The "Late Antiquity" myth
A discussion (and refutation) of this phenomenon is here.
A further discussion emphasizing the purported implications for the modern United States (so often compared with the Roman Empire) is here.
I'm not going to waste space debunking the revisionist viewpoint. The linked articles above, and the book they discuss, do that job very thoroughly. But the question arises: why has such an obviously false view of history acquired such popularity? The articles argue that it has something to do with the requirements of certain modern groups' self-image. I think there may be several other, more influential factors at work.
(1) The rise of modern fundamentalist Christianity has led to a desire to "rehabilitate" the Dark Ages. Secularists have long pointed to the backwardness of that period as an example of why religious dominance over societies must be avoided. As far back as 20 years ago I was hearing arguments that the Dark Ages weren't really as bad as we think nowadays. The point then was to disparage the Enlightenment as being not such a great step forward, but by the same logic the fall of the Roman Empire has to be portrayed as not such a great step backward.
(2) On a related note, the Roman Empire was pagan for most of its history, while the Dark Ages were Christian. The identification of the former with civilization and the latter with barbarism inevitably strikes the modern Christian as somewhat jarring.
(3) Anti-Semitism has long been fueled by the view of Jews as "Christ-killers" because of their role in the death of Jesus in the New Testament. Nowadays everyone, including fundamentalists, wants to reject anti-Semitism, so there is a tendency to downplay this role and instead emphasize the culpability of the other villain of the tale, the Romans. This is then generalized to "the Romans were bad."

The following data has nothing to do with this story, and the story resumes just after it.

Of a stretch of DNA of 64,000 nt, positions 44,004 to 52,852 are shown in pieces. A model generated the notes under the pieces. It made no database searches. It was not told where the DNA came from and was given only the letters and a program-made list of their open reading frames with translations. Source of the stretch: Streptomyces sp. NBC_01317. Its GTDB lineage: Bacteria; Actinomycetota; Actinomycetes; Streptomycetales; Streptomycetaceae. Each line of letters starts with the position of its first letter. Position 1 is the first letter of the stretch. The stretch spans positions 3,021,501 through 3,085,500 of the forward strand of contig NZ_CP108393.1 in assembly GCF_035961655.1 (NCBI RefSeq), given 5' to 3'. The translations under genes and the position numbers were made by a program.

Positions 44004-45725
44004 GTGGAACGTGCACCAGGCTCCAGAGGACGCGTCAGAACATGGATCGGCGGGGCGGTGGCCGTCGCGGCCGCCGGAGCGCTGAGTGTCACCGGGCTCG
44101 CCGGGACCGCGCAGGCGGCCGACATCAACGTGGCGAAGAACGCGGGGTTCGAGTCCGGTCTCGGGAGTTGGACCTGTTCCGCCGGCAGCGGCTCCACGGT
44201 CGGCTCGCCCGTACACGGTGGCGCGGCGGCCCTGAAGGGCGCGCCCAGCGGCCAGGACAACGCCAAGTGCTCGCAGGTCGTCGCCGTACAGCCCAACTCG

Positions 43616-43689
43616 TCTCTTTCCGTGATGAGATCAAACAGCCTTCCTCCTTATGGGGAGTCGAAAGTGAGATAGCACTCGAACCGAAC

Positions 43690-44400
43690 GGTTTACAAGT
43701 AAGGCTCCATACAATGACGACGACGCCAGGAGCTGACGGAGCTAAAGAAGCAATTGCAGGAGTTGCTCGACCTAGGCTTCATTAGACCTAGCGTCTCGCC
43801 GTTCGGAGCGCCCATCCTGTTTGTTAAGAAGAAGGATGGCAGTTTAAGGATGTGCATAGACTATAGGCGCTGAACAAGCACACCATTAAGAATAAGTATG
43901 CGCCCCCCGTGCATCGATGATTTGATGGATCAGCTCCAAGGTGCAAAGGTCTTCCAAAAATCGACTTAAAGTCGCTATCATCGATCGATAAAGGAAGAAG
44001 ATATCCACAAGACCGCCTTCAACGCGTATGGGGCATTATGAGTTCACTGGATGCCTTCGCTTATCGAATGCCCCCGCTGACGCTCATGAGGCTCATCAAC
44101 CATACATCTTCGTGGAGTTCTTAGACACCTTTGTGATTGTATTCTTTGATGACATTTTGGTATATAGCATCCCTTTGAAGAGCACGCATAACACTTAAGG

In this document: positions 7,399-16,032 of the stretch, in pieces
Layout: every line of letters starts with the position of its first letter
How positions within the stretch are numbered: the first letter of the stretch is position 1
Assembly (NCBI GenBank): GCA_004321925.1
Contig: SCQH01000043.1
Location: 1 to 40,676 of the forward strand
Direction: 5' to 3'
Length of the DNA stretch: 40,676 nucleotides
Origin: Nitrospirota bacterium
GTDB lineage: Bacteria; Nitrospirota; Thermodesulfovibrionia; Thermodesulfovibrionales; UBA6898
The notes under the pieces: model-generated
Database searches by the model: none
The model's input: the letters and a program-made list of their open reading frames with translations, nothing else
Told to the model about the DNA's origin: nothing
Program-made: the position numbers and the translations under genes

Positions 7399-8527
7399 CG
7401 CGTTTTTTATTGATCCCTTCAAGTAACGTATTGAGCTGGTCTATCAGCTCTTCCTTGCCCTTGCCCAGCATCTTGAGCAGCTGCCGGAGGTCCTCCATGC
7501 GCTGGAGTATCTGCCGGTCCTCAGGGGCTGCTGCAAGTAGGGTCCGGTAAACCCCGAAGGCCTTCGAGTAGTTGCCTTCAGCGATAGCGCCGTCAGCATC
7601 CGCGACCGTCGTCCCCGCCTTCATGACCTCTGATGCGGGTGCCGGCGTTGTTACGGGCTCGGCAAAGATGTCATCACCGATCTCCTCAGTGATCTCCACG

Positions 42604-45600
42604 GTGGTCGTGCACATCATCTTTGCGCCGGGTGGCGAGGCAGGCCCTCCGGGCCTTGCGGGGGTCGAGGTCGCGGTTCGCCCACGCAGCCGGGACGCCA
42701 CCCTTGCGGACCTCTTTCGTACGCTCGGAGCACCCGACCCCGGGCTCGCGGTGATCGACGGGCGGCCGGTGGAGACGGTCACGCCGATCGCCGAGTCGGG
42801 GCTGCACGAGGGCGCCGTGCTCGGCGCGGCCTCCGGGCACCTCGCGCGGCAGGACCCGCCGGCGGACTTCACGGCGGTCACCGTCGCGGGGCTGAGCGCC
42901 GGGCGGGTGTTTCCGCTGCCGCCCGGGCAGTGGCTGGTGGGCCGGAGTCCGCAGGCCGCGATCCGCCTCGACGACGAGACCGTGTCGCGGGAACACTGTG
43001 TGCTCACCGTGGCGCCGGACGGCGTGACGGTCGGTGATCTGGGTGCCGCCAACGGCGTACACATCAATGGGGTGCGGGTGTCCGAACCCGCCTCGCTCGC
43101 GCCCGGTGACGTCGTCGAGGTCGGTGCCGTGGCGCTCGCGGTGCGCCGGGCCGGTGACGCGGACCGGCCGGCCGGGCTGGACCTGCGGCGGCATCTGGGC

(4) For some reason we've developed a bias that, in any case where a smaller social group is in conflict with a big empire (usually trying to break away from its control), the smaller group is the "good guys". This bias is sustained even though in most cases it's objectively a bad thing when the empire loses. The end of the British Empire, for example, is generally considered a positive development even though it resulted in bloody chaos, oppression, and regression in many of the ex-colonies. We see the same pattern with the break-up of Yugoslavia. Even the fall of the USSR left Central Asia and the Caucasus worse off than before. Yet the general meme "empires are bad and their downfall is good" remains impervious to the evidence of what actually happens in the real world. It's inevitable that it would eventually be applied to the Roman Empire.
The fact that the fall of the Empire led to a fusion of Roman and Germanic cultures may also appeal to Americans who emphasize our country's identity as a fusion of people from many origins into one nation. In fact, this obscures a more subtle point -- the fusion of cultures usually only gives a good result when the more advanced culture is firmly in charge. The Roman Empire was already a mixture of many different peoples under a common government and a dominant language and culture. The massive influx of barbarian Germanic elements was a disaster at the time, even though the resulting fusion eventually led (in the very, very long run) to the West as it exists today. A similar Islamization of the modern West (a possible development which the article above considers analogous) would be equally disastrous, even if the resulting cultural mix produced an advanced civilization 1,000 years in the future.
The psychological needs of modern people cannot be allowed to obscure the fact that the fall of the Roman Empire was a terrible disaster for human civilization -- just as that of its modern successor, built on a continent the Romans themselves never knew, would be.